Art of Dying Volume One - Page 17

The prospect of death has broadened my empathy with people and with the world .

ILLUSTRATION : HARRY NORTH
I would suggest to anyone in deep despair that they read Eckhart Tolle ’ s A New Earth — there ’ s not a wasted word . Peace and courage are in presence of mind and body : holding on to now ; not following the brain-train of thought-emotionthought-emotion .
The awareness of death nearby , that there is a given time limit , is a great awakener ; it helps me , it concentrates my mind , as we say , very much . Death enlivens me . Why wouldn ’ t it ? Okay , I ’ m ready . { Harry laughs } I ’ m ready .
HARRY NORTH
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HARRY NORTH
At age 77 , I have a mind of a 15 year-old . School friends would confirm that , but I hesitate to try getting in touch because they may be dead . I ’ ve always been conscious of death , even before school . It may have been the war ( WW Two , not One , okay !): blackout curtains , pitch-black , deserted streets , the mournful wail of the air raid warning , the air of foreboding people carried with them at all times along with their gas masks . Houses bombed , rubble in the streets , all that . I found the ending of the day was a sad thing for years and years .
My life has always been about why , why ? Never how ? When it comes to how , I am an amateur , bungling through ; being lucky rather than pragmatic . And I have been lucky ; born with gifts that I love to observe playing out . I know I do not own them , and I wonder , if I return , whether they ’ ll be given again . I hope so . But that ’ s something else .
At first I wasn ’ t lucky . My aunt with whom I spent the war was ... most uncongenial . My father , back from the war , was the same , and at school I was a dreamy mark for the bullies ( I ’ m still faintly angry with myself for that , but it too was a teacher ). An Outward Bound Course when I was 17 really opened me out ; I lost my fear on the mountain , I became funny and popular — amazing ! It prepared me for National Service in the RAF ( Royal Air Force ) where I affected to be a bit of a lad and was never challenged to prove it . The Officers and NCOs — many decorated in the war — were ‘ splendid chaps ’, I mean it , and photographic interpretation was actually interesting work .
Returning to civilian life I returned to bungling , I did a string of drudging jobs until 1970 brought my 31st year of going nowhere : frustration , depression , resentment : how can I change this ? I need a chance ! And a chance came . Taking my artwork around and around brought a phone call after two years . That caller , Dick Gregory , a comics editor , changed my life as my gifts blossomed . This is the first time I ’ ve thanked him .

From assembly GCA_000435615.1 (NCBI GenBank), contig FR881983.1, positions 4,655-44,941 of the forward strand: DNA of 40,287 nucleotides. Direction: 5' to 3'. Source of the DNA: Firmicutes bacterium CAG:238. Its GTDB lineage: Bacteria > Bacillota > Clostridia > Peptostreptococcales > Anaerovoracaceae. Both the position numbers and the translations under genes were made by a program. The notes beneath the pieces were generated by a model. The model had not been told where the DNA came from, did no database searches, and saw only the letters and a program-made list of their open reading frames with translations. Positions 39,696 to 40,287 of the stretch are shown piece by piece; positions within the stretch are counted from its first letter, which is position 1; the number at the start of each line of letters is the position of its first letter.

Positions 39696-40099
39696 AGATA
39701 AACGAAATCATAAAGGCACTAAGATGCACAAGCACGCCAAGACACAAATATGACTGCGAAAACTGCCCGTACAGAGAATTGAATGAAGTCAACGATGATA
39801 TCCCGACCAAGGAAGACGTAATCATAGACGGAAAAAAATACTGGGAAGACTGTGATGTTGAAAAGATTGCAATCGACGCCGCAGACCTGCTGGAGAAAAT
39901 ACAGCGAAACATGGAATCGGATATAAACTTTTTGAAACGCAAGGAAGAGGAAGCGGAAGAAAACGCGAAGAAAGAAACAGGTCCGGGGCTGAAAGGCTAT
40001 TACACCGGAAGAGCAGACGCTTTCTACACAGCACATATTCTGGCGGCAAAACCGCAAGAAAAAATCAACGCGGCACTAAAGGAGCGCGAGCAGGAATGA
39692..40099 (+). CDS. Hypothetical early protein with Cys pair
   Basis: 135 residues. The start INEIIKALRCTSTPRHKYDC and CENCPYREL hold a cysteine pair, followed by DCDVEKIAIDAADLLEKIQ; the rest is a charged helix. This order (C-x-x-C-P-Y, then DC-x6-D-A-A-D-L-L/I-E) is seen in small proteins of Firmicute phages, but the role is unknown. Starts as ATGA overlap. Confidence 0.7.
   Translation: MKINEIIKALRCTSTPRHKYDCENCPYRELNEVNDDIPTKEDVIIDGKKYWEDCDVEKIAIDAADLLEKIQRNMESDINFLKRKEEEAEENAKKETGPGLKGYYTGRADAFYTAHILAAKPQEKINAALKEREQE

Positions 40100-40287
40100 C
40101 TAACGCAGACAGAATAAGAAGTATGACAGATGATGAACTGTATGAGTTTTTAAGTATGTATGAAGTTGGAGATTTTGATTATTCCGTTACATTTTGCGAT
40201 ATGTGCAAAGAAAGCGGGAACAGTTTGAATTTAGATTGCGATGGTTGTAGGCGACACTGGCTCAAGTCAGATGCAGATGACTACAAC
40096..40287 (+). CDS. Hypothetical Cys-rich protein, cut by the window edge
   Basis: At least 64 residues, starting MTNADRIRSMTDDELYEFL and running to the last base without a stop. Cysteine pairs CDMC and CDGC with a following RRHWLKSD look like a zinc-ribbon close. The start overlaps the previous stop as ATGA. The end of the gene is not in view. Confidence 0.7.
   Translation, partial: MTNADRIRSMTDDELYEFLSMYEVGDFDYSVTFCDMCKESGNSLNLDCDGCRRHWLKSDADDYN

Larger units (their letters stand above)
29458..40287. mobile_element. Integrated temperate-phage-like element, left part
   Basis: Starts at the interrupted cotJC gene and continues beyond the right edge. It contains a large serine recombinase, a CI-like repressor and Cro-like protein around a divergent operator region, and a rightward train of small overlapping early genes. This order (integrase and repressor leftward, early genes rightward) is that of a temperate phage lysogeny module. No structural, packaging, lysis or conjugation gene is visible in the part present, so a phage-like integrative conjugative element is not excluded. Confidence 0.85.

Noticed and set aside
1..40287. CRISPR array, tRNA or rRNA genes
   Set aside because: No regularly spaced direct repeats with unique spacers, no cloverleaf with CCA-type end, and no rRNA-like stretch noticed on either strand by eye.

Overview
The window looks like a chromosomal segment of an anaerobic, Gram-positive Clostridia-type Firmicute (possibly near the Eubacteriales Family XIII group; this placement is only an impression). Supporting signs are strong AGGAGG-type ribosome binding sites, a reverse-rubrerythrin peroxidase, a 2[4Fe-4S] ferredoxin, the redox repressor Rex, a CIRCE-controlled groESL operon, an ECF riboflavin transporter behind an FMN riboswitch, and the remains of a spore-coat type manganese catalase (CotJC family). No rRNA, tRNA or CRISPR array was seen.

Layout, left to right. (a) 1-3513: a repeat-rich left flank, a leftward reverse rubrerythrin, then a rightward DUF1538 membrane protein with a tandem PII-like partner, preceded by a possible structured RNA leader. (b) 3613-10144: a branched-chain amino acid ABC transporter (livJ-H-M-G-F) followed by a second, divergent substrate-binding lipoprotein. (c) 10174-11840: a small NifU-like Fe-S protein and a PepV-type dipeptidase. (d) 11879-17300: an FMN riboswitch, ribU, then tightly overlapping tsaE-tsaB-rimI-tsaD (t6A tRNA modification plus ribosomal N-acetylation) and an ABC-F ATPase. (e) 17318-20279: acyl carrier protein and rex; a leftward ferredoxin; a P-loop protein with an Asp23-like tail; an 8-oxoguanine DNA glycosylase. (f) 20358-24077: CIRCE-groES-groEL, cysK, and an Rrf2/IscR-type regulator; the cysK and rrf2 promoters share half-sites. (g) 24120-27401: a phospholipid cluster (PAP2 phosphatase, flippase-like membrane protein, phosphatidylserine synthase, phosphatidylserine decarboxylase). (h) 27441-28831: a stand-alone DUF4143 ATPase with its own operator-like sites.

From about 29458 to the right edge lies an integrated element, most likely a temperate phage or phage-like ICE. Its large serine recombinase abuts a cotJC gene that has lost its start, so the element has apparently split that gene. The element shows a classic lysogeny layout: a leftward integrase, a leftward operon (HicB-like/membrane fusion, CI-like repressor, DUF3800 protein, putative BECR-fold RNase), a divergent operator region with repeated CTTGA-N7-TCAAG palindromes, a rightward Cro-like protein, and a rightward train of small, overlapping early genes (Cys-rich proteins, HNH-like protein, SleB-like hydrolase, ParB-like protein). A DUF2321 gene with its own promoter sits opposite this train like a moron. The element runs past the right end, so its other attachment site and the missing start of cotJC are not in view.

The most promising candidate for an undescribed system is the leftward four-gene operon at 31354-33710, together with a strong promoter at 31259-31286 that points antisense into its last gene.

Since then , I ’ ve drawn and to a lesser extent written and had a whale of a time , despite grumblings of depression , in London and in Paris and in New York . In all places I ’ ve made good friends that I keep up with and whom it is hard to think of leaving . The cancer I have now is a leisurely affair compared to the more aggressive forms there are available , and I have been given time to come to terms with it and with leaving this world of intense and gentle impressions — which we all do . Luck again , I guess .
VOLUME I | 17
HARRY NORTH At age 77, I have a mind of a 15 year-old. School The prospect of death has broadened my empathy with people and with the world. friends would confirm that, but I hesitate to try getting in touch because they may be dead. I’ve always been conscious of death, even before school. It may have been the war (WW Two, not One, okay!): blackout curtains, pitch-black, deserted streets, the mournful wail of the air raid warning, the air of foreboding people carried with them at all times along with their gas masks. Houses bombed, rubble in the streets, all that. I found the ending of the day was a sad thing for years and years. My life has always been about why, why? Never how? When it comes to how, I am an amateur, bungling through; being lucky rather than pragmatic. And I have been lucky; born with gifts that I love to observe playing out. I know I do not own them, and I wonder, if I return, whether they’ll be given again. I hope so. But that’s something else. At first I wasn’t lucky. My aunt with whom I spent the war was...most uncongenial. My father, back from the war, was the same, and at school I was a dreamy mark for the bullies (I’m still faintly angry with myself for that, but it too was a teacher). An Outward Bound Course when I was 17 really opened me out; I lost my fear on the mountain, I became funny and popular—amazing! It prepared me for National Service in the RAF (Royal Air Force) where I affected to be a bit of a lad and was never challenged to prove it. The Officers and NCOs—many decorated in the war—were ‘splendid chaps’, I mean it, and photographic interpretation was actually interesting work. Returning to civilian life I returned to bungling, I did a ILLUSTRATION: HARRY NORTH I would suggest to anyone in deep despair that they read Eckhart Tolle’s A New Earth— there’s not a wasted word. Peace and courage are in presence of mind and body: holding on to now; not following the brain-train of thought-emotionthought Y[[[ۋH]\[\وX]X\K]\B\H][[YH[Z] \HܙX]]Z[\][YK]ۘ[]\^HZ[ \H^K\H]X X][][YKH[&]]^Kx&[HXYK\H]YHx&[HXYKTHԕ˒TSԕ H8(TSԕPRS B[وY[؜[[ NMY^H \YX\ق[\N\][ۋ\\[ۋ\[Y[˜[H[H\HYYH[HH[H[H[YKZ[^H\ܚ\[[\[YHۙB[Y\YX\ˈ][\XܙYܞKHZX‚Y]܋[Y^HYH\^HYYY \\B\[YHx&]H[Y[K[H[x&]H]ۈ[H\\^[ܚ][[YH[HوH[YK\]Hܝ[X[و\\[ۋ[ۙۈ[[\\[[][ܚˈ[[X\‚x&]HXYHY[]HY\\][B]\\[وX][ˈH[\H]H\BZ\\[HYZ\\\YH[ܙHYܙ\]Hܛ\‚\H\H]Z[XK[H]HY[][[YHYB\\]][]X][\ܛو[[H[[H[\\[ۜ%XH[ˈXYZ[HY\˂SQHH M‚